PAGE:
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Publications [#336086] of Scott H. Kollins

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Journal Articles

  1. Mitchell, JT; Howard, AL; Belendiuk, KA; Kennedy, TM; Stehli, A; Swanson, JM; Hechtman, L; Arnold, LE; Hoza, B; Vitiello, B; Lu, B; Kollins, SH; Molina, BSG (2018). Cigarette Smoking Progression among Young Adults Diagnosed with ADHD in Childhood: A 16-year Longitudinal Study of Children with and without ADHD.. Nicotine & Tobacco Research : Official Journal of the Society for Research on Nicotine and Tobacco. [doi]
    (last updated on 2019/02/22)

    Abstract:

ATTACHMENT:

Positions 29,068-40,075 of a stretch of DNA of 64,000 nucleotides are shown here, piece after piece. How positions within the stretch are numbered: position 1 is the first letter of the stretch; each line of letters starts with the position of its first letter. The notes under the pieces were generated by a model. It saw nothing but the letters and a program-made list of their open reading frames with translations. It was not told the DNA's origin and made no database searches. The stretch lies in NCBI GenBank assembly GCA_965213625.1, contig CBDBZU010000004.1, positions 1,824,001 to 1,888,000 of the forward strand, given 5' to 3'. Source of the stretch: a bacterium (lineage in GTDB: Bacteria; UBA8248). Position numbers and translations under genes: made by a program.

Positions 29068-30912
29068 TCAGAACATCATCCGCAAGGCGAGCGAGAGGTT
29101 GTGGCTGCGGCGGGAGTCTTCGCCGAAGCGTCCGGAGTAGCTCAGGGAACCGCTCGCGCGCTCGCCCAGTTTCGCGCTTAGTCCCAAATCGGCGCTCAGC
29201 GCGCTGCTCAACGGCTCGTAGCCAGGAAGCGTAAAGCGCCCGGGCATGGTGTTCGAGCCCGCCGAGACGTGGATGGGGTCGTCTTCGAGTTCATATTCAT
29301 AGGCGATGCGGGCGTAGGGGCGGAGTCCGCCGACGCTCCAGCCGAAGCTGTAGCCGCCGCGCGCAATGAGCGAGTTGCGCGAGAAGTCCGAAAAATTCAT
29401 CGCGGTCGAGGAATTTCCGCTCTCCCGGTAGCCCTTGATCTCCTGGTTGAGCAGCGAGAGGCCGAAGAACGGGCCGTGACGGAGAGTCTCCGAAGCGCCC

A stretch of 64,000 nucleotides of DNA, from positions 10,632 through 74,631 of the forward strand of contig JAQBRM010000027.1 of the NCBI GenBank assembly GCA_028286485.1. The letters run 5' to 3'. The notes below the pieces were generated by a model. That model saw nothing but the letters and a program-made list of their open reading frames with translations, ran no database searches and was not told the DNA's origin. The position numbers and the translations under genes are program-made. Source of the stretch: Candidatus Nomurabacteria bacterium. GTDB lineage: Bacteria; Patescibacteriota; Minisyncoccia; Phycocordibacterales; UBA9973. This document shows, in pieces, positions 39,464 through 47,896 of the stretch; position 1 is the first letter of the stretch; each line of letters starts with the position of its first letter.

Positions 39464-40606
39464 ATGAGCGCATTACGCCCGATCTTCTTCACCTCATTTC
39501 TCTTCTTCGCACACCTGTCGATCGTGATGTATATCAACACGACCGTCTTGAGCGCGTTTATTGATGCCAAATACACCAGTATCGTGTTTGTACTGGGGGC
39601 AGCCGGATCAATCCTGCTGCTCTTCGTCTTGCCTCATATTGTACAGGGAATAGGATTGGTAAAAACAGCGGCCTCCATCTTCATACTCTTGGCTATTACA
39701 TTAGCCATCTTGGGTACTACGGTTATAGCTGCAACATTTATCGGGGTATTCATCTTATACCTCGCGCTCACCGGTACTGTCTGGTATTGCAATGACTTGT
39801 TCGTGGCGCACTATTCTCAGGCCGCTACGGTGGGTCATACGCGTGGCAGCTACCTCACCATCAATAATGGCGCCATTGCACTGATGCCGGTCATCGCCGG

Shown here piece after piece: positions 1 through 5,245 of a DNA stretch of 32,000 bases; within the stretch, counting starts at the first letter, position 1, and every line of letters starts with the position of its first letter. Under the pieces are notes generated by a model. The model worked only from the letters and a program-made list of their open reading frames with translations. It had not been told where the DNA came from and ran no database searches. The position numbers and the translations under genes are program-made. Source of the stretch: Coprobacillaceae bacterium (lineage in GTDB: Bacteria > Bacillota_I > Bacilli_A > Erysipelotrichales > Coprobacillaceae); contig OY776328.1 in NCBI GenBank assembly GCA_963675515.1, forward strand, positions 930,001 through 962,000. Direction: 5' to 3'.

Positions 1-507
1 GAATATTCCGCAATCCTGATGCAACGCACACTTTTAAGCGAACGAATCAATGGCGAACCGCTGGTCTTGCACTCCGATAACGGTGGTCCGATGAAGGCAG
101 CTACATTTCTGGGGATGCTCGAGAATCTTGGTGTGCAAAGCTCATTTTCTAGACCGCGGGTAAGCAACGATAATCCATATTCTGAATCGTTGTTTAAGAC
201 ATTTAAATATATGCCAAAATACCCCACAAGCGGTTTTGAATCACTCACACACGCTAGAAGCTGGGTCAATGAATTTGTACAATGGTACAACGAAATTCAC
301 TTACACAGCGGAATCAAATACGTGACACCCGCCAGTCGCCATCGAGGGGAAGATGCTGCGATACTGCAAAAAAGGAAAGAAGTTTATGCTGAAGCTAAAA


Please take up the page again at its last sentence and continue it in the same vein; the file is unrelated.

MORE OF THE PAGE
Children with attention-deficit/hyperactivity disorder (ADHD) are at increased risk for smoking cigarettes, but there is little longitudinal research on the array of smoking characteristics known to be prognostic of long-term smoking outcomes into adulthood. These variables were studied into early adulthood in a multi-site sample diagnosed with ADHD combined-type at ages 7-9.9 and followed prospectively alongside an age- and sex-matched local normative comparison group (LNCG).Cigarette smoking quantity, quit attempts, dependence, and other characteristics were assessed in the longitudinal Multimodal Treatment Study of Children with ADHD (MTA) eight times to a mean age of 24.9 years: ADHD n=469; LNCG n=240.In adulthood, the ADHD group had higher rates of daily cigarette smoking, one or more quit attempts, shorter time to first cigarette of the day, and more severe withdrawal than the LNCG. The ADHD group did not appear to have better smoking cessation rates despite a higher proportion quitting at least once. Smoking quantity and nicotine dependence did not differ between groups. The ADHD group reported younger daily smoking onset and faster progression from smoking initiation to daily smoking across assessments. Finally, ADHD symptom severity in later adolescence and adulthood was associated with higher risk for daily smoking across assessments in the ADHD sample.This study shows that ADHD-related smoking risk begins at a young age, progresses rapidly, and becomes resistant to cessation attempts by adulthood. Prevention efforts should acknowledge the speed of uptake; treatments should target the higher relapse risk in this vulnerable population.


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